This article was written by Louise Quasie-Woode.
Split ends or the little gremlins that multiply overnight, wreaking havoc on your hair – what causes them, how do we get rid of them for good and how do you prevent them? We explore this and more in our expert guide, so read on to learn!
What Are Split Ends?
First thing's first: what are split ends? Split ends occur from hair fibres breaking, typically materialising at the oldest part of the hair, the ends, because they tend to be the most fragile and dry (AKA prone to damage).
Rough handling of your hair, such as brushing with poor tools or use of heated tools and chemical treatments can also encourage split ends. In fact, often people talk about their hair 'not growing' but the truth is their hair is probably breaking or splitting faster than its growing (we'll go into this more later!).
Fun fact: Split ends can be known as schizotrichia or trichoptilosis in medical/trichology terms.
Split End Types
So now we know what split ends are, it's time to learn about the different split end types. And trust us, there are several variations! Some of the most common...
Standard Split Or 'Y' Split
The standard split or 'Y' shape split end is a straightforward split down the centre of the hair fibre, typically found in the earlier stages of damage.
The triple split is like the 'Y' but with a third central split, showing more warning signs due to the trio of breakage.
Fairy Knot/Single Strand Knot
A fairy knot is a single strand looped around itself, forming a tight knot that breaks when brushed, known in the science field as trichonodosis and a common issue for afro hair due to the coily, curly nature of the hair.
The tree split end is a real multitasker, it will divide the hair at several points, causing branch-like separations throughout the hair fibre.
To help, we’ve created a simple chart to help you decipher what kind of split end you have (you can right hand click to save and reference later!).
What Causes Split Ends?
But what causes split ends? As we mentioned before, when hair is fragile and dry, there's an increased chance of breakage and split ends emerging. So, let's go through the major culprits...
Excessive brushing and incorrect styling tools can be leading factors, especially on wet hair.
Rubbing against cotton sheets and brushing up against clothing can lead your locks to dry out.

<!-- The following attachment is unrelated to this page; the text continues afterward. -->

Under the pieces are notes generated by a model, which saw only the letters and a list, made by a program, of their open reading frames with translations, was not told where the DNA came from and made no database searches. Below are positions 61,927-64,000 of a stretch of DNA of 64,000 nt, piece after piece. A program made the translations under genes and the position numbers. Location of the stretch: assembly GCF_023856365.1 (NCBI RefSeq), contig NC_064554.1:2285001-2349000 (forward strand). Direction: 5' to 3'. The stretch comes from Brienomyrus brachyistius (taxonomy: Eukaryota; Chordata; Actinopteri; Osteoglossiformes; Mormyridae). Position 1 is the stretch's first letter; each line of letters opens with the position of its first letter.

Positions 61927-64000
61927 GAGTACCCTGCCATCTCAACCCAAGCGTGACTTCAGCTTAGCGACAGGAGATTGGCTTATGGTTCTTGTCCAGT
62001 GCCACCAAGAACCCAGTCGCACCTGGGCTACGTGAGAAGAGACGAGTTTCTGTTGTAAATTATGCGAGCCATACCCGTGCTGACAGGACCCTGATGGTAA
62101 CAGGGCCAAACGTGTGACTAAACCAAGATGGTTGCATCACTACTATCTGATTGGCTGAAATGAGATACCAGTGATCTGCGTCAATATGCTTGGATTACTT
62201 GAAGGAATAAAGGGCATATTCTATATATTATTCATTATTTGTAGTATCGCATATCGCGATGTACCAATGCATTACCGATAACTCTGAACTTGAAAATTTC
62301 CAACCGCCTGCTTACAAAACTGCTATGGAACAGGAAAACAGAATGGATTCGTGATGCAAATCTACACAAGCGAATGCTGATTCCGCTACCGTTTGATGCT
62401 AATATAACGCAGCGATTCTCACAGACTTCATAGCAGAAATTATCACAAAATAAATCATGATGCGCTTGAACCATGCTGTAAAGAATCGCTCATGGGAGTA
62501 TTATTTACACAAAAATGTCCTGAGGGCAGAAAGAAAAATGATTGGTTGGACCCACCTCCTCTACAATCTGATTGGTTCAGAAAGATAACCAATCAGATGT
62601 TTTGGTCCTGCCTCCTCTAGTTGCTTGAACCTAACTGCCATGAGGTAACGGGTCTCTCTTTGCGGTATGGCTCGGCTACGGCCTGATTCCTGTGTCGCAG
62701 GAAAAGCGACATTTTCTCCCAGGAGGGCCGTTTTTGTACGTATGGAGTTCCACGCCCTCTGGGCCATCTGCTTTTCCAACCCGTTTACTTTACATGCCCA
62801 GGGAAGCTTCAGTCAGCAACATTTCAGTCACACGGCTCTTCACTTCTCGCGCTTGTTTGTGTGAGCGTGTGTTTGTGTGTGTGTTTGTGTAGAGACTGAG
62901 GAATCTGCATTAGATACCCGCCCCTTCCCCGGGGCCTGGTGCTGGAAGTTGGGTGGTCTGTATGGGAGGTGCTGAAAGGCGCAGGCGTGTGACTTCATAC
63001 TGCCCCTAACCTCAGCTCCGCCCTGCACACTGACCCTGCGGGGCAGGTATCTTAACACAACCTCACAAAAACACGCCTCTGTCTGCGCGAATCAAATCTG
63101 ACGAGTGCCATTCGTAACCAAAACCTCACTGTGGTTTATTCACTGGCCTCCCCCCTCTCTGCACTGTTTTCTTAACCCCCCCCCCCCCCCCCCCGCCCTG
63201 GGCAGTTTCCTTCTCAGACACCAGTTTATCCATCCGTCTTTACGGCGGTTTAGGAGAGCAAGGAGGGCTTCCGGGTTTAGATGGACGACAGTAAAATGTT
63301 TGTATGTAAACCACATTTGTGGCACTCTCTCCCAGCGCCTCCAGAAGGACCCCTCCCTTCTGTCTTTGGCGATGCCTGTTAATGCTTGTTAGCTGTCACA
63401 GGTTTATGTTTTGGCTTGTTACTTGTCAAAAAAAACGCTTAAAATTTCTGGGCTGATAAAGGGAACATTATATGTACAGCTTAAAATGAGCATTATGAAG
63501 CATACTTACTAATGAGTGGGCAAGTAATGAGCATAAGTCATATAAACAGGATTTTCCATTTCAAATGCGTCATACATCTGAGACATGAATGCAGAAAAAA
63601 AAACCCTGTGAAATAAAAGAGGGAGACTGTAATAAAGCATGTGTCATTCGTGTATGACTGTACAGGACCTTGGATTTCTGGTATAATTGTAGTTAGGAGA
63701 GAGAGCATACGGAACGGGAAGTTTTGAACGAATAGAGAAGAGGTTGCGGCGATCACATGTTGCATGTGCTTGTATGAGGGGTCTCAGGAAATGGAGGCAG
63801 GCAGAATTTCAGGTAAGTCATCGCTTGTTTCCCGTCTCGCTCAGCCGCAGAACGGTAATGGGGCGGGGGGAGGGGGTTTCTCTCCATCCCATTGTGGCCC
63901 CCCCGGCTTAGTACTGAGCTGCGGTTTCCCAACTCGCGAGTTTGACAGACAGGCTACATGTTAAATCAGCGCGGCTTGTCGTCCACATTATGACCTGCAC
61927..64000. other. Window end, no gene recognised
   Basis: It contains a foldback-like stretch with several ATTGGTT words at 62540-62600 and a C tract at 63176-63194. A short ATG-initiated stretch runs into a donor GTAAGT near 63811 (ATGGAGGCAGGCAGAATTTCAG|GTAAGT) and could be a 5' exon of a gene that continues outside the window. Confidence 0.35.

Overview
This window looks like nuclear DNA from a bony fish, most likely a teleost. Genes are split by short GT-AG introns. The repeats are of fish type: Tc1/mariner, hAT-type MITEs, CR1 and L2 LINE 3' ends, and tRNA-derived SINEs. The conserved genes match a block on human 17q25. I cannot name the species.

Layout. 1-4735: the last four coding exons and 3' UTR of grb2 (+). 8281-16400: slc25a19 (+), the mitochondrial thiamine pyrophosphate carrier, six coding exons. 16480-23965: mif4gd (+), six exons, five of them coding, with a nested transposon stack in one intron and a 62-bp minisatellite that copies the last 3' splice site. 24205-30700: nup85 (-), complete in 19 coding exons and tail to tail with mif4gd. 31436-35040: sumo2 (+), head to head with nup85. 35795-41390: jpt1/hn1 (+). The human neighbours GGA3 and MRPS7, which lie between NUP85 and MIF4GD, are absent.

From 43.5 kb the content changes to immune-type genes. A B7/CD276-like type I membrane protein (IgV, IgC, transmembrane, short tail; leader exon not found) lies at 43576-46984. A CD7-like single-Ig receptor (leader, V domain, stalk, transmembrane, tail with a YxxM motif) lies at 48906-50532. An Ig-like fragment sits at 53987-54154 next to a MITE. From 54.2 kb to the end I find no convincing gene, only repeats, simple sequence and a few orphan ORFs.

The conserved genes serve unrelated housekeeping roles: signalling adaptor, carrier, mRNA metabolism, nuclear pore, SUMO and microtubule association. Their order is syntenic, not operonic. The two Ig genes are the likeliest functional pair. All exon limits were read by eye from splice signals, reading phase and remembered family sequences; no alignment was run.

Heat & Chemical Damage
Irregular Hair Trimming & DIY
A lack of regular trimming or using blunt or scissors not made for cutting hair can be a bad idea for those ends.
Lack of Moisture
Hair lacking in moisture generates dry, brittle fibres more prone to splitting.
Quick changes of cold weather vs dry indoor heat can draw out moisture and stress your tresses.
How To Get Rid Of Split Ends?
So how do you get rid of split ends? Cut them off. Unfortunately, there's no easy way to say it: once they are split, that's it. We suggest getting some professional hair scissors (and remember to use them only for your hair!) or visit a skilled stylist to get your hair snipped.
How To Prevent Split Ends?
Looking for tips on how to prevent split ends in the first place? Then here are our seven top tips to help you avoid split ends.
Slip Into Satin
A good quality bonnet with a satin lining will reduce friction and retain moisture.
Get Your Toolkit In Order
A microfibre towel for your hair is excellent to ensure the least amount of friction from start to finish.
Keep Hair Moisturised
Editor's Tip: Our Moisture Surge Set contains products for all three layers: Sheen natural moisturising spray (liquid), Seal (hair oil) and Smooth (moisturising cream).
Be Gentle With Wet Hair
Ensure that your crown isn't in its most fragile state to avoid breakage when you hit snooze.
Trim approximately every 8-12 weeks. If you're a DIYer, invest in professional (not kitchen) scissors to ensure you get a clean cut.
Sectioning and twisting or braiding your hair into large sections can help reduce single strand knotting. Combine this method with a gentle sulphate free shampoo and conditioner to create easy detangling and retain hydration.
Protective styles tuck in ends for protection from the elements and depending on the style can reduce the amount of daily handling and styling.